Open Access and MOOCs – disrupting academia

Research set outs to explore the impact of disruptive innovations on academia and teaching.Green and Gold models of Open Access (OA) have been growing steadily over the last decade.  An estimated 17% of articles indexed in ISI's Web of Knowledge index are published in Gold OA journals; almost 7000 free online journals are currently listed in the Directory of Open Access Journals (DOAJ) and it is estimated that 25% of peer reviewed research is already deposited by authors in open archives.A new study by Richard Wellen (published in SAGE Open) sets out to explore the consequences of moves towards the ‘new digital academic commons' in the shape of OA publishing, megajournals and Massive Online Open Courses (MOOCs).-------------------------------------------------------------------The value of knowledge is best realised when it is shared.  It is beneficial for society to create an ‘academic commons' to facilitate the reciprocal use of knowledge.  Scholarly journals have an important role here, but high prices and other barriers to access can exclude many. The drive towards OA comes from a consensus about the importance of openness for progress and productivity.Wellen asks whether and how OA could bring a disruptive challenge to the market power of publishers and to what extent new academic platforms and other intermediaries will take on such roles as quality control, filtering and content discovery.Conclusions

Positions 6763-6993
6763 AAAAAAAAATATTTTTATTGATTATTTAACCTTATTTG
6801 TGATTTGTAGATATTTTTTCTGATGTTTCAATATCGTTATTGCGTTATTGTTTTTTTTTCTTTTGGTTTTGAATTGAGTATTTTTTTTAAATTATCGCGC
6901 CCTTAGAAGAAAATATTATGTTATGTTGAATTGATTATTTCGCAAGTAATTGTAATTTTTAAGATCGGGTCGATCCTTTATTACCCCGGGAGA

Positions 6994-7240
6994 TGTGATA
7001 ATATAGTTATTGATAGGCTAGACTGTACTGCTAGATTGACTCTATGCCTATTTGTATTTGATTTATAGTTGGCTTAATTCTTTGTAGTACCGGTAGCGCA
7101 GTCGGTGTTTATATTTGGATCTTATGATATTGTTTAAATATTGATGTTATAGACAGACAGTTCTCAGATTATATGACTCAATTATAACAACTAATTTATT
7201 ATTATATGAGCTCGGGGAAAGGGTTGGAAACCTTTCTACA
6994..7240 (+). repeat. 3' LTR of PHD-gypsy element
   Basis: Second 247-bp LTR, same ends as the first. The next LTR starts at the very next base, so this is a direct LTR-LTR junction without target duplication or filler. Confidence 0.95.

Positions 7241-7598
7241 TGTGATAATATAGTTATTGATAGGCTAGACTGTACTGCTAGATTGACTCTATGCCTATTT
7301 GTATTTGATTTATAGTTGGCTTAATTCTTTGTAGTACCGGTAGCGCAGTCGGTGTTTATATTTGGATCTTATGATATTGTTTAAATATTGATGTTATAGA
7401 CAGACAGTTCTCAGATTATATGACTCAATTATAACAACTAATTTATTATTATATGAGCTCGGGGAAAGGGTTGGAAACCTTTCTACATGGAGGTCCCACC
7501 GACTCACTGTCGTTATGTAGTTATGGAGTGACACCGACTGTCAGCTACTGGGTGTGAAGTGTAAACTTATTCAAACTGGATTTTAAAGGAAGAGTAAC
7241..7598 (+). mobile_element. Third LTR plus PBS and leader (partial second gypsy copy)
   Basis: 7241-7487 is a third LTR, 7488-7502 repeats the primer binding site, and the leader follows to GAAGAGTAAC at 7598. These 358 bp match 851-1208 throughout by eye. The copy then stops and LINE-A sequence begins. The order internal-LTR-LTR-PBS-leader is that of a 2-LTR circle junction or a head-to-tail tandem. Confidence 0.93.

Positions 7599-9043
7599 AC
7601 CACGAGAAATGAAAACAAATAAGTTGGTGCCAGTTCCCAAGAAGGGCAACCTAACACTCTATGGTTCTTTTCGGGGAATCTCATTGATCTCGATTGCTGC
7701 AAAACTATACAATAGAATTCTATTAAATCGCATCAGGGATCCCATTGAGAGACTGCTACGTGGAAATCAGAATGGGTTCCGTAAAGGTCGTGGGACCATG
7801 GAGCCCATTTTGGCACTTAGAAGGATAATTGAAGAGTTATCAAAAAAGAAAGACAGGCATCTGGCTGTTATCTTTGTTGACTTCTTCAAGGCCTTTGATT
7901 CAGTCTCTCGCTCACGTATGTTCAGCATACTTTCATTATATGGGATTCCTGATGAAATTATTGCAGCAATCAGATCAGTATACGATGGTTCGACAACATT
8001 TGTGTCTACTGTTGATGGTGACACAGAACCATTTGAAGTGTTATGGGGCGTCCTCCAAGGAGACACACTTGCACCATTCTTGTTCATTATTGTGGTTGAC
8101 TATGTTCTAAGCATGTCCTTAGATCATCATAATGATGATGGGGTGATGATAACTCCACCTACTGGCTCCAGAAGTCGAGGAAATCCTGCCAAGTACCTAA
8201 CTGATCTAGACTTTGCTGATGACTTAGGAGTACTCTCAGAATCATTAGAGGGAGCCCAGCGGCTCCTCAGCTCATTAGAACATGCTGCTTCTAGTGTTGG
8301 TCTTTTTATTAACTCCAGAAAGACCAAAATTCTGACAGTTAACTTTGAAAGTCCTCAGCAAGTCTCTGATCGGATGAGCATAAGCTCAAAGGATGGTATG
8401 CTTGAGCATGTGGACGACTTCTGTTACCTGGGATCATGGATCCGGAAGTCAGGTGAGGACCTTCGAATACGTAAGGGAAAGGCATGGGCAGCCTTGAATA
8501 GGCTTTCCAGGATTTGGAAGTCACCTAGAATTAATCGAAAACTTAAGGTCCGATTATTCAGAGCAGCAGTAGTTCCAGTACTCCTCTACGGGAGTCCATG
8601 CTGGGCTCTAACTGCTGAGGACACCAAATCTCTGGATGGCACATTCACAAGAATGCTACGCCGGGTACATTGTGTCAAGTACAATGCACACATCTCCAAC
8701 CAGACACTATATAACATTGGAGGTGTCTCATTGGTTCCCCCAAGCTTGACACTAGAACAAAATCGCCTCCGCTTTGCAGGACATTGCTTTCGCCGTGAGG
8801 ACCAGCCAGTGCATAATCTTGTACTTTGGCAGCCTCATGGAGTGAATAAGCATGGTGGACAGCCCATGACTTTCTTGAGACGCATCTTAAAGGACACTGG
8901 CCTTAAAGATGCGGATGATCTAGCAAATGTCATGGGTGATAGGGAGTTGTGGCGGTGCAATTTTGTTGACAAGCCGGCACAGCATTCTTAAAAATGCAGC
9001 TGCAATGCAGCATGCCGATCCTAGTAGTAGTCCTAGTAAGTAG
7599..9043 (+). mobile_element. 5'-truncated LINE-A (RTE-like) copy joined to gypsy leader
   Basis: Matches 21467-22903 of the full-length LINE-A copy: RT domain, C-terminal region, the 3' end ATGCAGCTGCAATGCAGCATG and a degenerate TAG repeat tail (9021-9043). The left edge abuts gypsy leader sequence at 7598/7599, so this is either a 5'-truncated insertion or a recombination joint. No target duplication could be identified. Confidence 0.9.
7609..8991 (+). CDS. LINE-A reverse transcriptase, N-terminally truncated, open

• Stakeholders have embraced OA as a solution to ‘dysfunctional' publishing models and as a way to maximise the impact of research
  • Open content and ‘academic unbundling' look set to transform the economics and social structure of higher education and research communication
  • Megajournals, academic networking services and MOOCs are all linked to a market-oriented reform of academic governance
  • An emerging ‘gift' economy in academic content is linked to new ways of commodifying academic services
  • Researchers still place a high value on journal prestige
  • Some library functions may move to independent services operating at a trans-institutional level
  • Despite being open, MOOCs are meant to earn revenue
  • MOOCs have become marketing tools for universities
  • Politicians want to address cost, access and productivity issues in HE e.g. by loosening the link between teaching and research ranking
  • Academic unbundling raises challenges for the governance of academic commons
You can access the full article Open Access, Megajournals, and MOOCs: On the Political Economy of Academic Unbundling here.[Follow Val Skelton on Google+]